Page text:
Photo: Poster for Stranger 2. Credit: tvN.
One of this season’s most popular Korean dramas was Stranger 2 (also known as Secret Forest 2 비밀의 숲 2,) a ripped-from-the-headlines crime thriller that showed the clash between Korea’s police and prosecutors in a turf war over two mysterious dead bodies that are found floating in the sea.
The show depicts this conflict with a fair degree of accuracy: Korea’s prosecutors have enjoyed an unusual degree of latitude compared to prosecutors of other countries. In addition to their exclusive authority to bring criminal charges, they also have the authority to conduct their investigations with an in-house investigative corps or commandeer the police.
Curbing this broad authority has been a major priority of the Moon Jae-in 문재인 administration, following charges of abuse and corruption. On October 7, the Blue House 청와대 announced the enforcement decree for the revised Criminal Procedure Act 형사소송법 and Public Prosecutors’ Office Act 검찰청법, sharply curtailing the prosecutors’ investigative authority and conferring some of the authority to the police.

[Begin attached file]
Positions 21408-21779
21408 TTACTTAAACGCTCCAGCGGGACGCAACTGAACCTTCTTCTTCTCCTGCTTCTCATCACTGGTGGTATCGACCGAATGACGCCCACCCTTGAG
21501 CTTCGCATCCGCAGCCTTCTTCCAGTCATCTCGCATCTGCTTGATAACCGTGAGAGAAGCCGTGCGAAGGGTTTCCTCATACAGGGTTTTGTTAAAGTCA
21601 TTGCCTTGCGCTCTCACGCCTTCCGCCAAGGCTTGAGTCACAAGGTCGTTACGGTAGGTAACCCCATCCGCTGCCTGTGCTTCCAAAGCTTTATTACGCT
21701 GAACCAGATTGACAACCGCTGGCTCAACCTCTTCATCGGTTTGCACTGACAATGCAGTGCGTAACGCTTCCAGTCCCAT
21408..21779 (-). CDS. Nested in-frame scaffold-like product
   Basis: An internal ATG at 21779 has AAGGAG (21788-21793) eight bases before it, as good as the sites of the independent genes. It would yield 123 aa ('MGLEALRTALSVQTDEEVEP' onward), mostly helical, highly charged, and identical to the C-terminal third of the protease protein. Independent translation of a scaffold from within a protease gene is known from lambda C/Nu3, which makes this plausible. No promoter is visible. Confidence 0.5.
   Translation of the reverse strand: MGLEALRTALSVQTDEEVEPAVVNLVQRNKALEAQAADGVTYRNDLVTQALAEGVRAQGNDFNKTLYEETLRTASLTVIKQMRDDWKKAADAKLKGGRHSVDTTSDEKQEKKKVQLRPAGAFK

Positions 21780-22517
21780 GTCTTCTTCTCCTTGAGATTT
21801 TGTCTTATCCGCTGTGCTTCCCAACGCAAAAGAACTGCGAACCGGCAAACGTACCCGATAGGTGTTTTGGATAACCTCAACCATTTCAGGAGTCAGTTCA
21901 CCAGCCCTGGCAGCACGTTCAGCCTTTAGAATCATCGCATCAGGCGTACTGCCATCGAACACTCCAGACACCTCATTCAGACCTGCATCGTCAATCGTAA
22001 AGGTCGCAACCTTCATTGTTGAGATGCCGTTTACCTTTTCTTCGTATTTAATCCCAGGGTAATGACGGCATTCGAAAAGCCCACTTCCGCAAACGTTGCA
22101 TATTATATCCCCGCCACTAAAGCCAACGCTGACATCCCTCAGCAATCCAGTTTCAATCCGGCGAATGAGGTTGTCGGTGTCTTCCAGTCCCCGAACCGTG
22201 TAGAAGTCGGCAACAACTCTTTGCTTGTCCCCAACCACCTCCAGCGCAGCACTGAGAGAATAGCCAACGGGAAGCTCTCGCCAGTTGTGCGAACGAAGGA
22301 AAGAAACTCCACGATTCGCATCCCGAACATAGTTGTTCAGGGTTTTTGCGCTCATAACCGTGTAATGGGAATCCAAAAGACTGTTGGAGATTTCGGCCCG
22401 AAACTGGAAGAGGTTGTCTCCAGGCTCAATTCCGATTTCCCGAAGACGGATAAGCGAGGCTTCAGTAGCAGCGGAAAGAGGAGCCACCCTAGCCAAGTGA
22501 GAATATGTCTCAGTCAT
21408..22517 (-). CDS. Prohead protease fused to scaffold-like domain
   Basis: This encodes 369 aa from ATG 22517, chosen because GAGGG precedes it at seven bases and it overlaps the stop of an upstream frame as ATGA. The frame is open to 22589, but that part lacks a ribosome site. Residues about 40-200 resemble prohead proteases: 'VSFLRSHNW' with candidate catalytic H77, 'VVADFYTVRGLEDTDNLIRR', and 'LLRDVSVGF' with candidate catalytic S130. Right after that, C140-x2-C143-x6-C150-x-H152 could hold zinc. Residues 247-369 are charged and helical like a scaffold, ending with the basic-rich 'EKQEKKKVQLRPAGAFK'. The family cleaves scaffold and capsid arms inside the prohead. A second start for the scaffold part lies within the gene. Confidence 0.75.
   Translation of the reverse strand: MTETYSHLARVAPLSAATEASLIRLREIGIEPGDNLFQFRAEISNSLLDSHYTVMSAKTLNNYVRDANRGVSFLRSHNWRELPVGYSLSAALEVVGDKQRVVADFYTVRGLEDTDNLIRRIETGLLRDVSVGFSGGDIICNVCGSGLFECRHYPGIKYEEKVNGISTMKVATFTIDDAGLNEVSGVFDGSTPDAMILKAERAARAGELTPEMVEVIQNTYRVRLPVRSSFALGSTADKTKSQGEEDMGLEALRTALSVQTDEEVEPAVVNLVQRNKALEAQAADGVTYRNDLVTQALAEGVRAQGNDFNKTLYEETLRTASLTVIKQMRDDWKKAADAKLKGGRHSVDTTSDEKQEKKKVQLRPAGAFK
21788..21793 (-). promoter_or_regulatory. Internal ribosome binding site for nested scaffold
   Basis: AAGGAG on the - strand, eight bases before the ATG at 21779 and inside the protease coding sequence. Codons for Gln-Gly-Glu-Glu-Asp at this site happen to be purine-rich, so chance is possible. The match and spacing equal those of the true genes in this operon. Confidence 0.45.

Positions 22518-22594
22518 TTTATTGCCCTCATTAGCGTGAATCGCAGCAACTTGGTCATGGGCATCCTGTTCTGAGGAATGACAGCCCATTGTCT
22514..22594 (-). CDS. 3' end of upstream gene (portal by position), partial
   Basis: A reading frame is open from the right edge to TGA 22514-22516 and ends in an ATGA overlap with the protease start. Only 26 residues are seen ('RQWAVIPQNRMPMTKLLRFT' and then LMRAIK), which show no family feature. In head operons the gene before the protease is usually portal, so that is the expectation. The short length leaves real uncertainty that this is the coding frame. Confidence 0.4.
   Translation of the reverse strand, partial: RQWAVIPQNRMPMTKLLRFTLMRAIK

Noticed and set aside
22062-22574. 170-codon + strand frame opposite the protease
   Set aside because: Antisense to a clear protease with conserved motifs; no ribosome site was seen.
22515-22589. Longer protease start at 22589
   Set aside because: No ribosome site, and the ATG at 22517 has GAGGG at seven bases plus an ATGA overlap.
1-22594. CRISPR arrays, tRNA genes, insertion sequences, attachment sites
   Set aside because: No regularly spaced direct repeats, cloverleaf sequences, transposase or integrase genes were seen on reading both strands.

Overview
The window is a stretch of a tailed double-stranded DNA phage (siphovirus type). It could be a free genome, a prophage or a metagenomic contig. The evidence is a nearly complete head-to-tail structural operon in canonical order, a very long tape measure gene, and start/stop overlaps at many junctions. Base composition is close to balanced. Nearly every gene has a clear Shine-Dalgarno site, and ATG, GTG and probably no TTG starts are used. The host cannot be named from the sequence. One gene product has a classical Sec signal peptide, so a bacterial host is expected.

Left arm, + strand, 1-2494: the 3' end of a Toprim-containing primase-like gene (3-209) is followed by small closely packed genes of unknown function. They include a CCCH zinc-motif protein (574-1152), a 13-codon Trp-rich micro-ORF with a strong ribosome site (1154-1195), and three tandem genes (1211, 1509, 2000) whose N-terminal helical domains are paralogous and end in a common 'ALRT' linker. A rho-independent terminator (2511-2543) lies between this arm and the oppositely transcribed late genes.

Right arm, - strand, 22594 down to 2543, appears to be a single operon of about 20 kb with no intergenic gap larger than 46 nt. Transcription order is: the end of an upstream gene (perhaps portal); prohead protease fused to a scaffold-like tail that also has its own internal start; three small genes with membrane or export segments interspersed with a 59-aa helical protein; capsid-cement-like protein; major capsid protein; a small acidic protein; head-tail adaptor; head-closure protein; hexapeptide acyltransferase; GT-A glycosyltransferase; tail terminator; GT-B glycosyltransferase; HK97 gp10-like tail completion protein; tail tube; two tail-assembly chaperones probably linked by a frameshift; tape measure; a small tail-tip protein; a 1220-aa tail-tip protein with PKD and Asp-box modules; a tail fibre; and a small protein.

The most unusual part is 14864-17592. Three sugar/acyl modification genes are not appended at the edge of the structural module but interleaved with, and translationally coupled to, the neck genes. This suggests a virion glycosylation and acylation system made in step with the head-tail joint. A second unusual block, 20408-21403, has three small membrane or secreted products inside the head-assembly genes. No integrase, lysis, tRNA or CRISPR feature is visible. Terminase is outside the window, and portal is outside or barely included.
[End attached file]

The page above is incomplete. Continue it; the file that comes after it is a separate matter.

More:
The most significant changes are the abolition of the prosecutor’s authority to give orders to the police, and giving the police the authority to formally conclude an investigation, which practically allows the police to not bring charges. Under the new decree, the police will refer to the prosecutors only those cases that the police deem worthy of bringing charges; the prosecutor, then, may only conduct supplementary investigation to the extent the primary investigation was inadequate to indict.
Also under the new rules, prosecutors lost the power to begin an investigation on their own. Instead, prosecutors may launch an investigation in certain major crimes such as corruption, white collar crimes, elections crimes, etc. For all other crimes, the police is the primary and exclusive investigator. To handle these additional responsibilities, the police will likely establish new bureaus. The revisions will take effect on January 1, 2021.